In June of 1960 we moved out of the city and into suburbia. My husband bought a tiny yellow house on Burning Bush Lane. It was repulsive, surrounded by a white picket fence and red roses. I could feel the house mocking me as we pulled into the driveway. This was supposed to be the American Dream? Slaving all day over a hot stove, popping babies out left and right, and for what? To be the perfect housewife? Nothing had ever sounded so revolting. Be that as it may I was a married woman with no job and zero intent on getting one. Therefore, I needed to slip into the role of the beloved wife, and may I say I was the best damn housewife anyone had ever seen. I was ruthless, shoving my way into every book club, ladies lunch and town activity, making sure that everyone knew our names.

After two years on the lane, David and I were a sensation. Summer in the suburbs is one big show; constantly hosting parties, dinners and barbecues. It’s a chance for everyone else in the neighbourhood to praise you and hate you at the same time. At the end of June, we always hosted a huge barbecue for everyone on the block, no children aloud - it was the highlight of the summer. I glided through the back yard in a one-of-kind dress passing out the Hors d'oeuvre. David strutted around the yard with such grace and poise. He was memorizing. Pouring drink after drink, discussing everything from 18th century literature to comic books. Every woman fell in love with him and every man was envious of him. If it weren’t for Maxine Howard we could’ve gone on living our picture-perfect life but she just couldn’t keep her fucking mouth shut.

June 30th, 1962, David and I were hosting our annual barbecue. This time it was different, however. Homemaker Magazine contacted me a few months prior hoping to come and take pictures of the event at our home. I was ecstatic. Finally, someone was noticing me first! I was no longer the ugly one in the relationship. For weeks, I prepped; redecorating the house, creating an impeccable menu and fixing the backyard until it illuminated with supreme beauty. When the day finally arrived, David and I scrambled around the house fixing any last-minute imperfections.

When the guests arrived, I knew tonight would be the highlight of my life. David passed out the scotch as I floated around with the food. At 6:30PM the doorbell rang and Homemaker Magazine arrived. I hurried into the bathroom for a last minute look when David entered with a glass of wine. “Well, honey you did it” We touched glasses, I took a sip of my wine and kissed him on the cheek. “Thank you, sweetheart.” I turned around and looked in the mirror one last time. My face was glowing, for the first time in my life I let happiness in and exited the room with my head held high. The back yard was stunning, flashing blubs went off all around me, the moment felt like sheer bliss… That was until Maxine fucking Howard came up to me and ruined the photo and my life.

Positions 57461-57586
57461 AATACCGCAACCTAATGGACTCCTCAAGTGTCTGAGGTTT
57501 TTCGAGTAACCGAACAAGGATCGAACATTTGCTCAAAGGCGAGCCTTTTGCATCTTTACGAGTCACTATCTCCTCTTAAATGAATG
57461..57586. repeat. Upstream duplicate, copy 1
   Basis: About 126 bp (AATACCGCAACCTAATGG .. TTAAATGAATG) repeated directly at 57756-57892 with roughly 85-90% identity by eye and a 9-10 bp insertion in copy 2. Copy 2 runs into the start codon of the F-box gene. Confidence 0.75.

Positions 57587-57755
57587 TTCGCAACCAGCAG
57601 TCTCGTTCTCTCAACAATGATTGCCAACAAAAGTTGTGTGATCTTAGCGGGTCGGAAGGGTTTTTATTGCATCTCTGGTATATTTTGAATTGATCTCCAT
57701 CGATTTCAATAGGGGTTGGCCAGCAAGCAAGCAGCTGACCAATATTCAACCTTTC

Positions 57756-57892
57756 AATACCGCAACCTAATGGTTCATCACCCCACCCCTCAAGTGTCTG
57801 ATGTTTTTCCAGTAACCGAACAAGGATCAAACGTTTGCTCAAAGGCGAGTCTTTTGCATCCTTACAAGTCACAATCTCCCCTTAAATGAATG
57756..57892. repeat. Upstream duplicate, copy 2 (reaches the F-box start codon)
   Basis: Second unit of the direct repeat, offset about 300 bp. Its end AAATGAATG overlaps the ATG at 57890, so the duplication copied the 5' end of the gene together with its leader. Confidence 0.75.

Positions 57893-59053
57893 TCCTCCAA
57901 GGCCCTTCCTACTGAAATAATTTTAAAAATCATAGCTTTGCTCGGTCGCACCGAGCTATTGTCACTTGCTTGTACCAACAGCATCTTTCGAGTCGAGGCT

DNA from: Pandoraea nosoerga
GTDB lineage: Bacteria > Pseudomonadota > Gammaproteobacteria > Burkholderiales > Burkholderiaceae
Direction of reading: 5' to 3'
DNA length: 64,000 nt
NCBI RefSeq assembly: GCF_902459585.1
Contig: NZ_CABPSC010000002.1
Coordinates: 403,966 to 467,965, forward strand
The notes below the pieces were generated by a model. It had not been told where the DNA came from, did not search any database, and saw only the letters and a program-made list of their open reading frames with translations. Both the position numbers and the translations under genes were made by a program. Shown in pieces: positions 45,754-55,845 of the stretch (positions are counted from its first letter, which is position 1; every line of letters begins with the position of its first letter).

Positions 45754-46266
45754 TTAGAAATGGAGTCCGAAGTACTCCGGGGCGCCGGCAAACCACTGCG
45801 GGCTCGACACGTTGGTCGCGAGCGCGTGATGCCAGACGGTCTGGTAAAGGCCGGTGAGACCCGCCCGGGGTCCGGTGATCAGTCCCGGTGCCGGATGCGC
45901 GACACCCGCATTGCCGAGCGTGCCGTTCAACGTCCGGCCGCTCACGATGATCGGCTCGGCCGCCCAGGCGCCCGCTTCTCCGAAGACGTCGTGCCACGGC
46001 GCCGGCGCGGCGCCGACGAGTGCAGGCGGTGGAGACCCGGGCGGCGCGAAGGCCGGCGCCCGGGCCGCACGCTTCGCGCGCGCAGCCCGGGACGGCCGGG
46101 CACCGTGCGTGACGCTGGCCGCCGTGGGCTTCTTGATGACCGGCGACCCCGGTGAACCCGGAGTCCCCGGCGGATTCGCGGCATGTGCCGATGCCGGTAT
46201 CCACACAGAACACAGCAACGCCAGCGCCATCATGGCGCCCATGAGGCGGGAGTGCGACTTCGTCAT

She leaned into my ear with her grisly looking front teeth and hissed, 'You know Maureen if you added more flour, these cream puffs would be much better.' 

With a disgusted look on her face she picked up the cream puff, smelled it and dropped it into the garbage. Another flash went off and with that an eruption of fury welled up inside me. My organs tightened, my blood boiled and my skin blistered. Without hesitation, I swatted the rest of Maxine’s plate out of her hands. Time slowed, I could see the plate fly out of her hand, over her head and onto the floor. Everyone stopped talking.

'Excuse me!' Maxine shouted as if I was the one who offended her.

'Excuse you? Excuse you?'

 David ran over trying to defuse the situation but it was too late.

'Maxine Howard who do you think you are coming into my house, eating my food and bashing my cream puffs! Especially when we all know that you haven’t cooked a day in your life!' David placed a hand on my shoulder to calm me down. In a fit of rage, I turned and shoved him, he couldn’t help, no one could, the damage was done.

'Everyone get out of my house! Now!' I kicked my heels off, walked inside and spent the rest of my night sitting in the bathtub starting into the mirror. I wondered where the women who felt so beautiful just a couple of hours ago had gone. But I knew better, she was gone and never coming back.

By noon the next day the entire neighbourhood had heard about my outburst. After that, nothing was the same. The barbecues stopped, book club became full overnight and all the spots for Town Event Coordinator had been filled. I knew what was going on, we were being banished. Shoved out of suburbia to fend for ourselves, and by August we were lepers. Or at least I was. David still had his friends, the golf club and Monday night poker. My outburst at the barbecue had driven me out of the inner circle. But not my husband. And that was something I just couldn’t allow.